Molecular identification and phylogenetic analysis of Cryptosporidium, Hepatozoon and Spirometra in snakes from central China

Publication date: Available online 9 October 2019Source: International Journal for Parasitology: Parasites and WildlifeAuthor(s): Xiao Xiao, Rui Qi, Hui-Ju Han, Jian-Wei Liu, Xiang-Rong Qin, Li-Zhu Fang, Chuan-Min Zhou, Xiao-Qing Gong, Si-Cong Lei, Xue-Jie YuAbstractSnakes are popular as food and traditional medicine in China. However, information about parasitic and bacterial infections in snakes from China is scarce. We investigated the prevalence of selected zoonotic agents including Cryptosporidium, Hepatozoon and Spirometra, in snakes in central China from June to October in 2018 by PCR amplification using parasite-specific primers. PCR amplification and DNA sequencing showed that 10.1% (15/149) of snakes were positive for Cryptosporidium spp., while 2.7% (4/149) were positive for Hepatozoon. Additionally, we found 36.9% (55/149) of snakes were infected with Spirometra erinaceieuropaei. The spargana burden per infected snake ranged from 1 to 26. BLAST and phylogenetic analysis of small subunit ribosomal RNA (SSU rRNA) gene and 60-kDa glycoprotein (gp60) gene showed that the parasites belonged to Cryptosporidium parvum genotype IIdA15G1, C. baileyi, C. serpentis and a Hepatozoon species. We conclude that intensively farmed snakes excrete C. parvum and C. baileyi oocysts due to ingestion of infected feeder animals, and that wild snakes in central China were commonly infected with S. erinaceieuropaei, suggesting that eating improperly cooked snakes could be risky to human h...
Source: International Journal for Parasitology: Parasites and Wildlife - Category: Parasitology Source Type: research

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Publication date: Available online 15 November 2019Source: Biocatalysis and Agricultural BiotechnologyAuthor(s): Azita Navvabi, Ahmad Homaei, Shahram Khademvatan, Mohammad Hassan Khadem Ansari, Mousa KeshavarzAbstractEchinococcosis (hydatid cyst) is a zoonotic disease in sheep, cattle, pigs, rats, and humans that is caused by larvae of the tapeworm Echinococcus granulosus. Several studies have shown that invertebrates exhibit activity against various parasites, but no studies are available of effects of extracts of the sea urchin Echinometra mathaei on hydatid cysts. Here, E. mathaeis gonad extracts were investigated for t...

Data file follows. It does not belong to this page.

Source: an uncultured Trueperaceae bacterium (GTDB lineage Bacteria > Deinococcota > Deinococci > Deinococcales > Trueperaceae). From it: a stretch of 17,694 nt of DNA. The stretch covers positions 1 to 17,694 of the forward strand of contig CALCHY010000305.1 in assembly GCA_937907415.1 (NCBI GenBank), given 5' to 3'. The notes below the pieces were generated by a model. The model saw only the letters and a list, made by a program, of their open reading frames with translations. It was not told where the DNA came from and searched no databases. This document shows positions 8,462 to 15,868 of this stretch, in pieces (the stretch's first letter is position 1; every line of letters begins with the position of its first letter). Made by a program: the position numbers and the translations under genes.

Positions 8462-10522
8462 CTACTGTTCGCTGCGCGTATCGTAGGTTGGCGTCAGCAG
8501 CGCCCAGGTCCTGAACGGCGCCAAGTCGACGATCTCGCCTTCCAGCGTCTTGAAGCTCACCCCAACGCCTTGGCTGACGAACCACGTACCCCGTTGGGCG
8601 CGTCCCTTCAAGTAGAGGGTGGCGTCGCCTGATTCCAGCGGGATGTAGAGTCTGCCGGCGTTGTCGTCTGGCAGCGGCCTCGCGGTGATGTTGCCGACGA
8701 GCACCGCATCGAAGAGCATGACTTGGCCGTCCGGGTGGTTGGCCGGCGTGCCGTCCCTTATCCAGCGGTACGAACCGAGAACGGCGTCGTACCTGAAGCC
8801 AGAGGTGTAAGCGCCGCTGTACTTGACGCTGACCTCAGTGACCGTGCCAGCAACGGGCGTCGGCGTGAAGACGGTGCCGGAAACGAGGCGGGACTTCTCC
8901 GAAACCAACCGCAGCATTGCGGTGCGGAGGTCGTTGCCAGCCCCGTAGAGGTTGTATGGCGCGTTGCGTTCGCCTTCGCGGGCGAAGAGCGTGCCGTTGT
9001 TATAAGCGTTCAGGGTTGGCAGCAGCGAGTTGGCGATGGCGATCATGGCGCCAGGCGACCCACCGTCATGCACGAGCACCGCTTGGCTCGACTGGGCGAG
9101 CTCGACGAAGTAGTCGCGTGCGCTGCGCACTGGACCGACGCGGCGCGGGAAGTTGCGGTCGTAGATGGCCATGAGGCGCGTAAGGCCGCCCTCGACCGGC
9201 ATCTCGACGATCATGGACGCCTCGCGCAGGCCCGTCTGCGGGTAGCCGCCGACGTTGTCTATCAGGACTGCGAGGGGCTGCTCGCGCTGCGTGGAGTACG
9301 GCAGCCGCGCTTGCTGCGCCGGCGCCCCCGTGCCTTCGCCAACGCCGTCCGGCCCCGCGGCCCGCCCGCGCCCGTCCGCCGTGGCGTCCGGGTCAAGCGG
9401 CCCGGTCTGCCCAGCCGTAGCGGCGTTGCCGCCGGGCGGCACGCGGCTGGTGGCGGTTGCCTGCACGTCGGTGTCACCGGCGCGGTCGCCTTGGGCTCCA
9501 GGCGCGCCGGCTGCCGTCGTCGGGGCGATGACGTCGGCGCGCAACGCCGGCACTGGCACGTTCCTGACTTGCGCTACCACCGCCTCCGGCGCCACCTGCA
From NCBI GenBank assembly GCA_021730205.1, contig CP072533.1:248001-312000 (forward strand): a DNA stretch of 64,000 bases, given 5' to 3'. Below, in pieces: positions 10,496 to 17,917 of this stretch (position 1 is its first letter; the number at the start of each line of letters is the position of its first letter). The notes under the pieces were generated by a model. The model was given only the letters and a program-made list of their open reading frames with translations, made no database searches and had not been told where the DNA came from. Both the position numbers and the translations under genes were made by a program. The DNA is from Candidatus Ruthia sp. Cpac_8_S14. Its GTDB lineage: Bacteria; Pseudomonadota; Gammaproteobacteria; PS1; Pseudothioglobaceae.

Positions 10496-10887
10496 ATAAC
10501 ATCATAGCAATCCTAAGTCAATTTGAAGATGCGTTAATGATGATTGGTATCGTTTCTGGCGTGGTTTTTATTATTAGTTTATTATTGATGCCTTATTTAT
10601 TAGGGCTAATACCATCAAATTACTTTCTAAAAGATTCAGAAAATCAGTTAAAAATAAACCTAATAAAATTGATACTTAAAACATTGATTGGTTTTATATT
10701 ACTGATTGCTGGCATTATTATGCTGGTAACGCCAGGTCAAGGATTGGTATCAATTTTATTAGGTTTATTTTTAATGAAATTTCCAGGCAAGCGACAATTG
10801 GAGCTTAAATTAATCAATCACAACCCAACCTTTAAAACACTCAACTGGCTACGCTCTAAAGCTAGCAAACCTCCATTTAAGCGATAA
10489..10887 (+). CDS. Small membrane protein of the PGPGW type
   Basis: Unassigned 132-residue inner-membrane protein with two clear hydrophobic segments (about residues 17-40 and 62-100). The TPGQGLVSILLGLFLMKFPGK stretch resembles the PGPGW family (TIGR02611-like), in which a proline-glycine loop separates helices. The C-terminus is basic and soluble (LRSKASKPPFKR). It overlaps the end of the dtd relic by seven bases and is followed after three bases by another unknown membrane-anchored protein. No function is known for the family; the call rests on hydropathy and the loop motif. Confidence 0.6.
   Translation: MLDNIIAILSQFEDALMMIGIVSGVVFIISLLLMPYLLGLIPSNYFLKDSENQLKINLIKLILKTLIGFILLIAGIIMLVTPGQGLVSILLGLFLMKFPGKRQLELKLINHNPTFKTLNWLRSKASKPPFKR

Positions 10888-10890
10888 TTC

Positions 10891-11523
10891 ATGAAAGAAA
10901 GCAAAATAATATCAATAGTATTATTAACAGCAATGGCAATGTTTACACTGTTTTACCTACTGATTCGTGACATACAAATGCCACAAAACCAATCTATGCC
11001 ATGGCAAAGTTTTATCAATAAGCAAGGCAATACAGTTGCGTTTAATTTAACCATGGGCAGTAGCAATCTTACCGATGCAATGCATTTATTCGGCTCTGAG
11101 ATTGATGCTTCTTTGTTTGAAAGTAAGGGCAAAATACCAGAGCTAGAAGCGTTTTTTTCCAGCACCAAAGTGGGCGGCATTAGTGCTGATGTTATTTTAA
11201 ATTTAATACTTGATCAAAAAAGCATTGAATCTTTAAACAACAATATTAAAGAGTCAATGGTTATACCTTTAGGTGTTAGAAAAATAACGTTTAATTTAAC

Source: Biocatalysis and Agricultural Biotechnology - Category: Biotechnology Source Type: research
CONCLUSIONS: These data contribute to a better understanding of the distribution of T. cruzi infection in the Northeastern region of Brazil. Preventive measures based on vector control should be implemented in the study ar ea in order to reduce the burden this neglected tropical disease.
Source: Revista da Sociedade Brasileira de Medicina Tropical - Category: Tropical Medicine Source Type: research
This study aimed to determine the prevalence of intestinal helminth parasitic infections and associated risk factors for the human infection among the people of Samarkand, Uzbekistan. Infection status of helminths including Echinococcus granulosus was surveyed in domestic and wild animals from 4 sites in the Samarkand region, Uzbekistan during 2015-2018. Fecal samples of each animal were examined with the formalin-ether sedimentation technique and the recovery of intestinal helminths was performed with naked eyes and a stereomicroscope in total 1,761 animals (1,755 dogs, 1 golden jackal, and 5 Corsac foxes). Total 658 adul...
Source: Korean Journal of Parasitology - Category: Parasitology Tags: Korean J Parasitol Source Type: research
Authors: Ma DW, Lee MR, Hong SH, Cho SH, Lee SE Abstract Cryptosporidium parvum and Giardia duodenalis are the main diarrhea-causing parasitic pathogens; however, their prevalence in Korea is unknown. Here, we conducted a survey to determine the prevalence and genotype distribution of these 2 pathogens causing acute diarrhea in 8,571 patients hospitalized in 17 Regional Institute of Health Environment sites in Korea, during 2013-2016. C. parvum and G. duodenalis were detected and genotyped by nested PCR, and the isolate were molecularly characterized by sequencing the glycoprotein 60 (Gp60) and β-giardin genes...